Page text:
Martyn Hodgson, via email



There is but I'll only divulge it on the strict understanding that you promise to become a regular reader from now on, and no pinching your friend's copy! To get to the Service Menu press Setup 6, 2, 8, 3, 6, make your change (Region 1 to 6 or 'All') and press Setup again to exit.




I've just recently made the (long-time coming) leap from Laserdisc to DVD and purchased a second-hand Aiwa XD-DV290.  The instructions claim that this is a Region 2 only machine and is not compatible with NTSC or SECAM discs. I know this isn't true because I've already played the Region 0 (NTSC) version of Robocop. Obviously I'm desperate for an all region decode so I can start buying discs from abroad. I've already tried a hack for the Aiwa 370 that brings up a version info screen, but I don't seem to be able to change any of the settings.  Trawling the net has proved fruitless... help me Doctor, you're my only hope!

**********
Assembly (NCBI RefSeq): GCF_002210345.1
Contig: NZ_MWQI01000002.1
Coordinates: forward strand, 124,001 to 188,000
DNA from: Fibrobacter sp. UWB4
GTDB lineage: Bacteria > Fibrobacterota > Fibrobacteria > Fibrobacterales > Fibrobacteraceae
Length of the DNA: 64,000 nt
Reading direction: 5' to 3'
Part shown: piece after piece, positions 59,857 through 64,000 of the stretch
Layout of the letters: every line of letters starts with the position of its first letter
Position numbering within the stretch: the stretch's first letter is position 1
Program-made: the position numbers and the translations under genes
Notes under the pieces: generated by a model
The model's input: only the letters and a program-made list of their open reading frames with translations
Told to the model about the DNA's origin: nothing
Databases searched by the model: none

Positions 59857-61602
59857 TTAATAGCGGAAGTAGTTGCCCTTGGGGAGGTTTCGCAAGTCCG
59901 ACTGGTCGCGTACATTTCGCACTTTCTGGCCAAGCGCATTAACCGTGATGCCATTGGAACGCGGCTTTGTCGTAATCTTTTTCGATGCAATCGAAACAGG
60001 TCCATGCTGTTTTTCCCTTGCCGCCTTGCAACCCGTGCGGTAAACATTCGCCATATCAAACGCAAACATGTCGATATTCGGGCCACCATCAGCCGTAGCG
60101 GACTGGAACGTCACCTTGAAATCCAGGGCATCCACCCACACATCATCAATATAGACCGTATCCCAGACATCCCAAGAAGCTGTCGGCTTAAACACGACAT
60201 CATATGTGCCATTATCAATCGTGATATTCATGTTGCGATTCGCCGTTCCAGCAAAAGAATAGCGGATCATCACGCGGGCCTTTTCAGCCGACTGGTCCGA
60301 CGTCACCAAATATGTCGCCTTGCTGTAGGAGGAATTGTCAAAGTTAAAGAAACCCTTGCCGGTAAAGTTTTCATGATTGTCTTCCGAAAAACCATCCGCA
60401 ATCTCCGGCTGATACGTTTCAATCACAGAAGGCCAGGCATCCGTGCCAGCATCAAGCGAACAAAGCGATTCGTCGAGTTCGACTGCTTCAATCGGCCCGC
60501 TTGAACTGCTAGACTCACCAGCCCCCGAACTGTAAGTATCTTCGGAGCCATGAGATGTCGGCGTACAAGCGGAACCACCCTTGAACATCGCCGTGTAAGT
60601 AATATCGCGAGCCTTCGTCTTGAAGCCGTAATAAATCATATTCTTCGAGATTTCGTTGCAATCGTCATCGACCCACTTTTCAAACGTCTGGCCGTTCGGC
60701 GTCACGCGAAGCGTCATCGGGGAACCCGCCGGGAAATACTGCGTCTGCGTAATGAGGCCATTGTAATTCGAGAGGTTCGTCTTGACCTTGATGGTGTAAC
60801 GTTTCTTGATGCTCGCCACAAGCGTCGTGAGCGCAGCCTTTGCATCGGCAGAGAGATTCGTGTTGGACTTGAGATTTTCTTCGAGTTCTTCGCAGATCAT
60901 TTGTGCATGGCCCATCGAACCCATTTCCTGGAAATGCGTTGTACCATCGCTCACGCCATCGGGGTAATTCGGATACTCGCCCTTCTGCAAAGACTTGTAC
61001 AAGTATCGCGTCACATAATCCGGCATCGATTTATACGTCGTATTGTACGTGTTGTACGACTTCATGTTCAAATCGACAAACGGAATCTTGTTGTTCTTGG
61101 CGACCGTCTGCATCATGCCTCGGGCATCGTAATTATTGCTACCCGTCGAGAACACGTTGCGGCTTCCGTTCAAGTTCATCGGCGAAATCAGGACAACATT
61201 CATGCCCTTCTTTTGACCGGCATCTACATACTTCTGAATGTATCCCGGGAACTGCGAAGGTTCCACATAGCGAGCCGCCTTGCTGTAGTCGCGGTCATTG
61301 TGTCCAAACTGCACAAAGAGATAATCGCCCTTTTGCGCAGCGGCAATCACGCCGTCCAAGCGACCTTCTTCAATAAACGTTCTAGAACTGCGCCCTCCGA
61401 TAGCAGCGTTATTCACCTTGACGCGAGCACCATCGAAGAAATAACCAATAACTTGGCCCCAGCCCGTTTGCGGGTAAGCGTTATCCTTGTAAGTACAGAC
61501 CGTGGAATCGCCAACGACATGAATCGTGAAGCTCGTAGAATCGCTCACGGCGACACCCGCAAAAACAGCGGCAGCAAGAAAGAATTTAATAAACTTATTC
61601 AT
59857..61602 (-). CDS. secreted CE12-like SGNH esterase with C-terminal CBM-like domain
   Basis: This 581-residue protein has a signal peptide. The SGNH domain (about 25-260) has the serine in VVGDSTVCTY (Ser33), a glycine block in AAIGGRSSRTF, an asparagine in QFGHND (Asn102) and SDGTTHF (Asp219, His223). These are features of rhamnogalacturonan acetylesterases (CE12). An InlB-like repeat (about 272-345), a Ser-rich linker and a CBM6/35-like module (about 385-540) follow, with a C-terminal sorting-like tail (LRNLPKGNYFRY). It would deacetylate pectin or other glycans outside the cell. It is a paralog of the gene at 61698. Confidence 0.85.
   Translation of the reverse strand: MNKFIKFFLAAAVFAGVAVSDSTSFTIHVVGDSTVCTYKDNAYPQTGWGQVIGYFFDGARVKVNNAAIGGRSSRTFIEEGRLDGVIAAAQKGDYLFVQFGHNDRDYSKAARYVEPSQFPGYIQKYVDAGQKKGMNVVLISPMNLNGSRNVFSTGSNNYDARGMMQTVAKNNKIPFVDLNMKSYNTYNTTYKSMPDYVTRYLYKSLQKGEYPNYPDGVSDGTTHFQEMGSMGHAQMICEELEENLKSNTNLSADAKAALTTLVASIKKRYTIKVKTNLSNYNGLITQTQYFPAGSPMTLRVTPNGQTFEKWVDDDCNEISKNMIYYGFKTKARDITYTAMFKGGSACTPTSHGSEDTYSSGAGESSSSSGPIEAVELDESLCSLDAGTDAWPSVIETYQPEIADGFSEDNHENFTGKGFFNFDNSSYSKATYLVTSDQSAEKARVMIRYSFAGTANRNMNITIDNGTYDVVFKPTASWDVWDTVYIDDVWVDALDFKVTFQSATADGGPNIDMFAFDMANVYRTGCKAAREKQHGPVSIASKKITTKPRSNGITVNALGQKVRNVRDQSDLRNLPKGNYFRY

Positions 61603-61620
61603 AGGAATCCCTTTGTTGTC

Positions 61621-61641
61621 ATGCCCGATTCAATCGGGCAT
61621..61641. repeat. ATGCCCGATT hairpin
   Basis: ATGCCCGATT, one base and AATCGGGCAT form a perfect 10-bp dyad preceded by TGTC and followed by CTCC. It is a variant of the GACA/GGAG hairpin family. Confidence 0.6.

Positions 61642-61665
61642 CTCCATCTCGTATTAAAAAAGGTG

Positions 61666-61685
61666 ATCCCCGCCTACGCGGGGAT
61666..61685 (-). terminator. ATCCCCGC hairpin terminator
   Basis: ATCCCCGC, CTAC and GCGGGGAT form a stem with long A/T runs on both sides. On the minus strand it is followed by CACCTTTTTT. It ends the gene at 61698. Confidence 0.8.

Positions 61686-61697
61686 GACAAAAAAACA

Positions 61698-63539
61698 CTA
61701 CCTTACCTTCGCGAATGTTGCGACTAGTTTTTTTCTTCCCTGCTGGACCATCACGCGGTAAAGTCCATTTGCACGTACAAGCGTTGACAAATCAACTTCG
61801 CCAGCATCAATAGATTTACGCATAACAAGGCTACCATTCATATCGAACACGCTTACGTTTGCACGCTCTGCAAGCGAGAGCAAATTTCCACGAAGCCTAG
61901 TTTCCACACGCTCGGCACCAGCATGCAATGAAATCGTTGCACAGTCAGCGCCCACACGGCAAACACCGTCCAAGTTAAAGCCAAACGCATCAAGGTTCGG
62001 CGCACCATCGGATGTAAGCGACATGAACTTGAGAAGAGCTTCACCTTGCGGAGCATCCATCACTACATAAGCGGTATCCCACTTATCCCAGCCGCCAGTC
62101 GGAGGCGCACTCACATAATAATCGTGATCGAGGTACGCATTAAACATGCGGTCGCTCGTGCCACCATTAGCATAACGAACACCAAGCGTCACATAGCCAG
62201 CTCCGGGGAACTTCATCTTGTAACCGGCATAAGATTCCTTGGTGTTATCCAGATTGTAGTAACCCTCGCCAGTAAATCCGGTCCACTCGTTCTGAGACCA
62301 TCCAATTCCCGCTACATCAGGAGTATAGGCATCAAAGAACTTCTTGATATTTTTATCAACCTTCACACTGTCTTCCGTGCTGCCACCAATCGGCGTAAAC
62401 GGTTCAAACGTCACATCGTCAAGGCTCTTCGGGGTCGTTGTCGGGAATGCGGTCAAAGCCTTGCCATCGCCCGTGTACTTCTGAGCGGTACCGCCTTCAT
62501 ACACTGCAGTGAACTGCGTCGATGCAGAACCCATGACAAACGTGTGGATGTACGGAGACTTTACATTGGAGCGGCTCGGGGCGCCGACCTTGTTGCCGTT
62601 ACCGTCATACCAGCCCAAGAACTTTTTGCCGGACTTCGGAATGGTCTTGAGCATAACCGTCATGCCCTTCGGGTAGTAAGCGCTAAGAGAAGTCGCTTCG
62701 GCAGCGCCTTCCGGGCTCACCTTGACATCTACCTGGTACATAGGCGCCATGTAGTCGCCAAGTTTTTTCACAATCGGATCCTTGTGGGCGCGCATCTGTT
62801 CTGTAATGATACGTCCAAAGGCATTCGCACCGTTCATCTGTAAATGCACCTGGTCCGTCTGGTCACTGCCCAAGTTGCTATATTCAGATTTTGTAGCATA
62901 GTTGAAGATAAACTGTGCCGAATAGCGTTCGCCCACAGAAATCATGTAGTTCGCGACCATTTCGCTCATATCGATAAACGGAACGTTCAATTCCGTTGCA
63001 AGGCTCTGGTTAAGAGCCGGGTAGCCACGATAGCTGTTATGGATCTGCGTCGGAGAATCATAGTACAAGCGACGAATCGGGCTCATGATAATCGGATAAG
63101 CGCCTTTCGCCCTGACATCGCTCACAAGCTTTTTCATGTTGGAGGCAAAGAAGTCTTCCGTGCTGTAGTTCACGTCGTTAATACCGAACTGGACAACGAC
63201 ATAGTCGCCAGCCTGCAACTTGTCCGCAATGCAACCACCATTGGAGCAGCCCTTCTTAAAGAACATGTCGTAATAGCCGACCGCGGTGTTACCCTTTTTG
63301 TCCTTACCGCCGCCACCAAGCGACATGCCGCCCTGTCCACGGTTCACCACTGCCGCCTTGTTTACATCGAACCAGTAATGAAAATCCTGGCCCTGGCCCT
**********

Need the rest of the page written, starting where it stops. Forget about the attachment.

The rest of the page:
T. Lane, Northamptonshire



I hate to be the bearer of bad news but like you I've searched high and low for a hack for this machine but with no luck, sorry.




I recently brought issue 28 of What DVD. I tried the code you gave for the Hitachi DV-P305 in Crack Code clinic, in fact I have tried it a dozen times and it definitely does not work. Could there be another code or does it only work on certain machines? 

Barry O'Tool, via email



The code as printed was correct and it's normally very reliable, however as with all of the hacks we publish they're not guaranteed as changing the region code on a DVD player is an unadvertised and unapproved procedure. It is quite possible that the manufacturers have changed the firmware on this machine (firmware is the software that controls how the player works), in which case it may no longer be possible, however I'm not aware of that happening and it's something that usually gets flagged up quite quickly on the various newsgroups on the Internet. I'd try it again, don't rush it and make sure you follow the instructions to the letter.




Ó R. Maybury 2001, 0609